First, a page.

Gonzaga: Bitter side of sugar

Ecoviews and Issues

EXCEPT for diligent diet watchers, I presume we all had sugar overload the past month of revelry and celebrations. It was hard not to give in, what with the Negrense wide array of “pastries”—sweet desserts that came in various forms, colors, and richness. Blame the sweet tooth of the Negrense that comes with a great price. I have not checked the latest health statistics for Bacolod, but seven years ago when I started research and writing for Fighting Sickness: Natural & Herbal Way, the city has one of the highest incidence of diabetes, cancer and heart disease in the country.

Yes, sugar is sweet—it is the major life blood of Negros, but do you know that if we have to follow the American Heart Association’s recommendation, no more than 6 teaspoons (25 grams) of added sugar a day for women and 9 teaspoons (36 grams) for men should be consumed. But the average Negrense gets way more. It is easy to overdo sugar. Just one 12-ounce can of regular soda has 10 teaspoons of sugar, and no nutritional benefit. Add to that a 2 teaspoon sugar added to that delectable “suman sa ibos” for breakfast that comes with coffee with two teaspoons of sweetener, soda at mid-day for snacks with piaya, lunch with hidden sugar in the sauces, another dessert, or natural high sugar from favorite fruits. Afternoon merienda brings added sugar from favorite snacks, and oh, supper likewise contains yet other forms of sugar.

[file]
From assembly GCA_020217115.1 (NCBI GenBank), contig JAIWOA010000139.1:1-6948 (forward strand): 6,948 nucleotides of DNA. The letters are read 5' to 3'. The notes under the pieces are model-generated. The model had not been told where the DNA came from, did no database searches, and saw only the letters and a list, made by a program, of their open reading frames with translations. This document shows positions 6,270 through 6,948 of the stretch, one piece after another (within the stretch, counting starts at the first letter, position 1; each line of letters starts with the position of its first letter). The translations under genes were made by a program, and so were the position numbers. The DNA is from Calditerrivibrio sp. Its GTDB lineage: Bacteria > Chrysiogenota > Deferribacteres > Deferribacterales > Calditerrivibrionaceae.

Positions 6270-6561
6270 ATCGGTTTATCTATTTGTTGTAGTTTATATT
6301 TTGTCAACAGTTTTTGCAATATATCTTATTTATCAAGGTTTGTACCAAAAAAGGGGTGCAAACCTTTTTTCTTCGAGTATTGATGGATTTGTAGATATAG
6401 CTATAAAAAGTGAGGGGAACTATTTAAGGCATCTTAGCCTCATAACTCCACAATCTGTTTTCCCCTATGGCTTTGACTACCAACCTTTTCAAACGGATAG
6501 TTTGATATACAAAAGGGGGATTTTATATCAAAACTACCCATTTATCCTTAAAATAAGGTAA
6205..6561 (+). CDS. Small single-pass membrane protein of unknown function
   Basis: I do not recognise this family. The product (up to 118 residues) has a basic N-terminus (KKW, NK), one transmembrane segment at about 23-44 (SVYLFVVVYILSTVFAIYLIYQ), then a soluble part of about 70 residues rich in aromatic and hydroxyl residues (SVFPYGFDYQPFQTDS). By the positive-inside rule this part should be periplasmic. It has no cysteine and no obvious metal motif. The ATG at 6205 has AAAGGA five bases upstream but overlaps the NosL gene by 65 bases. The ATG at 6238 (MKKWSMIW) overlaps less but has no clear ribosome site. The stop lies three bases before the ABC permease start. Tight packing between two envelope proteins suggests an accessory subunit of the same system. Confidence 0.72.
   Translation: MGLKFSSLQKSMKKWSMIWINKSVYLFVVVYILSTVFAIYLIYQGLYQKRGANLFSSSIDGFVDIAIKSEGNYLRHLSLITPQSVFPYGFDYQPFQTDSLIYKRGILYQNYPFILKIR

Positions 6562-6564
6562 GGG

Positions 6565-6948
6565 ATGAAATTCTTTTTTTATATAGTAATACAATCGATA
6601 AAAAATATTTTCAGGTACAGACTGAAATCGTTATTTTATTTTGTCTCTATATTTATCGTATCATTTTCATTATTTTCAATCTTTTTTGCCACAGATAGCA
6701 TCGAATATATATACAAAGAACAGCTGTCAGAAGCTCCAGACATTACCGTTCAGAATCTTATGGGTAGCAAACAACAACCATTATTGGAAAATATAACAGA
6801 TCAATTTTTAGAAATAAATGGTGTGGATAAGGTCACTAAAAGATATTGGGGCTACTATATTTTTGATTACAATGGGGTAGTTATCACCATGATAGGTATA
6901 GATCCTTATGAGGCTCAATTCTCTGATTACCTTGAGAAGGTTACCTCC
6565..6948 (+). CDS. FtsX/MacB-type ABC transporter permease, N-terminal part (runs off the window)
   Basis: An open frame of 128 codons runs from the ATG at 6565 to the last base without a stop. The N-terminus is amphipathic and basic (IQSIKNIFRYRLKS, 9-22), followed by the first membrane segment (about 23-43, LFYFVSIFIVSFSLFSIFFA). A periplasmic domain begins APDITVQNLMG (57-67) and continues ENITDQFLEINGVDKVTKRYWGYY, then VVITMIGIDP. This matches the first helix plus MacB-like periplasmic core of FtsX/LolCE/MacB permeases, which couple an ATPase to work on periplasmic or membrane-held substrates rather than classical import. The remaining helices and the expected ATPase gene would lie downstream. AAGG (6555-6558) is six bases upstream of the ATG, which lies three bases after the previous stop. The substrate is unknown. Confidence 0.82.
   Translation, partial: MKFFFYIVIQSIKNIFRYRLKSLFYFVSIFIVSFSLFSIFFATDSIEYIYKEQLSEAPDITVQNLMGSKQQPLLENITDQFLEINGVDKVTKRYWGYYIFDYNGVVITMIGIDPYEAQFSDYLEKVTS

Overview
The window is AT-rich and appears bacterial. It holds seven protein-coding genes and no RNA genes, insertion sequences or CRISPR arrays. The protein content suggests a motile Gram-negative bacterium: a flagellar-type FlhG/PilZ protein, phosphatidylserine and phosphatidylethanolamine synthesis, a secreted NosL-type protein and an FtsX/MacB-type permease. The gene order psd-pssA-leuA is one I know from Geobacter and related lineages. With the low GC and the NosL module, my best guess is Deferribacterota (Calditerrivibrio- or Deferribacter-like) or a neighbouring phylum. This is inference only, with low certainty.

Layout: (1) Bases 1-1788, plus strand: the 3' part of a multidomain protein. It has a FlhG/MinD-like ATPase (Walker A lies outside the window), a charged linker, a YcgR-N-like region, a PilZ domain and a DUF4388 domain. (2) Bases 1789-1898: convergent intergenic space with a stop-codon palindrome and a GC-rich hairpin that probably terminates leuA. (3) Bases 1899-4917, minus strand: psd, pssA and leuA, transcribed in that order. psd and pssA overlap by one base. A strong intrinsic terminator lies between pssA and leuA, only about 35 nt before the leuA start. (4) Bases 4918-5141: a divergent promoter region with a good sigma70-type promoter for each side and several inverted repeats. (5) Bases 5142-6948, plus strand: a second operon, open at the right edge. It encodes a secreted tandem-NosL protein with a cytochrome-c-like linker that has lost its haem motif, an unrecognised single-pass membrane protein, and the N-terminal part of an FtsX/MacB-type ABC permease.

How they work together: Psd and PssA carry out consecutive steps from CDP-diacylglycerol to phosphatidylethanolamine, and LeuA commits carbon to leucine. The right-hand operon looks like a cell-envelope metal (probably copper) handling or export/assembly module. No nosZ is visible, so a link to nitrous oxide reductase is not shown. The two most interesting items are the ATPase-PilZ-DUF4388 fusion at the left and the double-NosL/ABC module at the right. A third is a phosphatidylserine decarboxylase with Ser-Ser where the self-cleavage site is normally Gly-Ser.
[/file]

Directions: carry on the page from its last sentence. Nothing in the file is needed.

The poor Negrosanon, is not exempt from sugar overload. Through ADs, and habit picked from significant others, they have also picked soda drinking to get the “energy boost”. Worse for others who turn to alcohol for the ‘push’. Sad to say, even the children of the poor have turned to “softdrinks” to fill their stomach for false fill of energy.

But, what happens with sugar overload? Deadly bodily harm in the following forms:

1. Heart Disease. We have no available Filipino data, but in the US, one in 10 Americans gets 1/4 or more of their daily calories from added sugar. If you eat that much, one study found that “you’re more than twice as likely to die from heart disease than someone who gets less than half as much.” It is not clear why this is so. But one explanation points to the extra sugar raising your blood pressure, or releasing more fats into the bloodstream. Both ends can lead to heart attack, stroke, and other heart diseases.

2. Diabetes. Sweet drinks, bottled, canned or mixed like “sa palamig”, can boost your odds for type 2 diabetes. That can happen because when sugar stays in your blood, your body may react by making less of the hormone insulin, which converts the food you eat into energy. Or because of so much sugar in your body, the insulin does not work as well. If you are overweight, losing even 10-15 pounds can help you manage your blood sugar. To be honest, am preaching this to myself.

3. High Blood Pressure. It is usually thought, salt is the culprit for this condition, also called hypertension. But recent studies show that white sugar may be more the culprit. Among Filipinos, add white commercial well milled rice, which acts like white sugar in our bodies. The findings show that sugar raises your blood pressure by making your insulin levels too high—a state that can make your blood vessels less flexible, and cause your kidneys to hold onto water and sodium.